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Nederlog


  June
21, 2014
Crisis: FISA, Liberties, TISA, NSA spying, Privacy, me+ME+mB12
   "They who can give up essential 
   liberty to obtain a little temporary
   safety, deserve neither liberty
   nor safety."
   -- Benjamin Franklin [1]
   "All governments lie and nothing
   they say should be believed.
"
   -- I.F. Stone.
   "Power tends to corrupt, and   
   absolute power corrupts
   absolutely. Great men are        
   almost always bad men."
   -- Lord Acton
















Prev- crisis -Next
Sections
Introduction

1. Fisa court grants extension of licence for bulk collection
     of US phone records

2. U.S. Government at War With Itself Over Civil Liberties
3. WikiLeaks Reveals Trade Deal Pushing Global Financial
     Deregulation

4. House Moves to Rein in NSA 'Backdoor' Spying on
     Americans

5. Don't Get Too Excited But You Might Get Your Privacy
     Back

6.
me + M.E. + mB12

About ME/CFS


Introduction:

This is the Nederlog of June 21. It is an ordinary crisis log.

It also is a Saturday (and the longest day, at least north of the equator) but I did find six items, that I spread over five sections. They follow, but I do not think they are as interesting as yesterday or the day before yesterday. Then again, I may be mistaken and anyway I can only serve what I've found - and you may be interested in item 4 that gives information on the first statement that passed the house and serves to reign in (backdoor) spying by the NSA. That is good news.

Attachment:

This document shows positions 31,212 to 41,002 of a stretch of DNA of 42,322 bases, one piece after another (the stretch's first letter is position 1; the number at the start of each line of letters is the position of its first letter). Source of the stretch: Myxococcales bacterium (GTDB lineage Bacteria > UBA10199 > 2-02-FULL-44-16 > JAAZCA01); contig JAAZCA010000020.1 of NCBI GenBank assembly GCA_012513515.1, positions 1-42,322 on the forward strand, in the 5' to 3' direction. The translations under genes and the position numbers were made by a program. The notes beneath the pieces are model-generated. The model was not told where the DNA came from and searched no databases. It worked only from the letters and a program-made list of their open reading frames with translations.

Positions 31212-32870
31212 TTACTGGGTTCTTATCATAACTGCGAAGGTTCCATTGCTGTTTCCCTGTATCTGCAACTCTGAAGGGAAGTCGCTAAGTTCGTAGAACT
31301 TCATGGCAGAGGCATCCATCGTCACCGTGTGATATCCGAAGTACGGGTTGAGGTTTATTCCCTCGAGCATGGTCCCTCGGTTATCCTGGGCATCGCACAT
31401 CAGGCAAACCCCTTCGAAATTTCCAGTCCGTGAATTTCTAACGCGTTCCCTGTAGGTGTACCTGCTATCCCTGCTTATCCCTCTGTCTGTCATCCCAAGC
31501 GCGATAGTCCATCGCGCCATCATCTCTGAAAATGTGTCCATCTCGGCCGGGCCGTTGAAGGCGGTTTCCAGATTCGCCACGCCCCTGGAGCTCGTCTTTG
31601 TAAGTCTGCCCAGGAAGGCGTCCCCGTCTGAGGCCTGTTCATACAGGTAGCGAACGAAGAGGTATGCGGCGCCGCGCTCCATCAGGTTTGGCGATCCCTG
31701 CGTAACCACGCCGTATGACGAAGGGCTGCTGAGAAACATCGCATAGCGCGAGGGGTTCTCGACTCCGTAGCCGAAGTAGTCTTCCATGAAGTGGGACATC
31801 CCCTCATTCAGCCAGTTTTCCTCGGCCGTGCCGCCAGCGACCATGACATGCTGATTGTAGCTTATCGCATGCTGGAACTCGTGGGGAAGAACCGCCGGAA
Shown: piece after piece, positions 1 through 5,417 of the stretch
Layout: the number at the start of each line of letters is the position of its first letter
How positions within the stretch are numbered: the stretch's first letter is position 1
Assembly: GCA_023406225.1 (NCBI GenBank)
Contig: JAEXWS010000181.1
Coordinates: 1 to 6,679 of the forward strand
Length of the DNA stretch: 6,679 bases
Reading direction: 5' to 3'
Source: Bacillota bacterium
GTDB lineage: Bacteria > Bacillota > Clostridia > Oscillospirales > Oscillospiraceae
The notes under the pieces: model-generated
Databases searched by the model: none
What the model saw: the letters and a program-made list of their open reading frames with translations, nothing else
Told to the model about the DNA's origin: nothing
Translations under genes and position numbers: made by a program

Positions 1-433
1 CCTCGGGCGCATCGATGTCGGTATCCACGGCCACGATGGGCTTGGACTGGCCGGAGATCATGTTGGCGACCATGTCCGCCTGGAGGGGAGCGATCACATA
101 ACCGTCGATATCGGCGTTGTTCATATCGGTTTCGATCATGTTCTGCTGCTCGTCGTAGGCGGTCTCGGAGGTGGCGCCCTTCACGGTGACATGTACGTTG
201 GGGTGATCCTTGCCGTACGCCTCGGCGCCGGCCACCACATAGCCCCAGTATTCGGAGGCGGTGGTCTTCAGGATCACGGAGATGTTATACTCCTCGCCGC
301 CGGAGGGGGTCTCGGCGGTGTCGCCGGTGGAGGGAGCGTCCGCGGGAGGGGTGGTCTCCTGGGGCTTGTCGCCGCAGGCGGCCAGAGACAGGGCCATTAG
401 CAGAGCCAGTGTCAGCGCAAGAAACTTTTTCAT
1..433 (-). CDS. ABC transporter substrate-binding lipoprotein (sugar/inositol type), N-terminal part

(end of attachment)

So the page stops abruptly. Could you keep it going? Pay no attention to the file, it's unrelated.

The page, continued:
1. Fisa court grants extension of licence for bulk collection of US phone records

The first item is an article by Dan Roberts on The Guardian:

This starts as follows:

US intelligence agencies have made a fifth attempt to extend their bulk collection of American telephone records – more than a year after the controversial practice was first revealed by National Security Agency whistleblower Edward Snowden.

Despite repeated calls from Congress and President Obama for the mass gathering of private US phone records to be banned, a court has approved the request in secret, allowing the NSA to continue collecting metadata until 12 September 2014.

In a joint statement released late on Friday afternoon, the justice department and director of national intelligence, James Clapper, said it was necessary to continue seeking such legal extensions because the Congressional reform process supported by Obama was not yet complete.

"Given that legislation has not yet been enacted, and given the importance of maintaining the capabilities of the Section 215 telephony metadata program, the government has sought a 90-day reauthorization of the existing program," said the joint statement.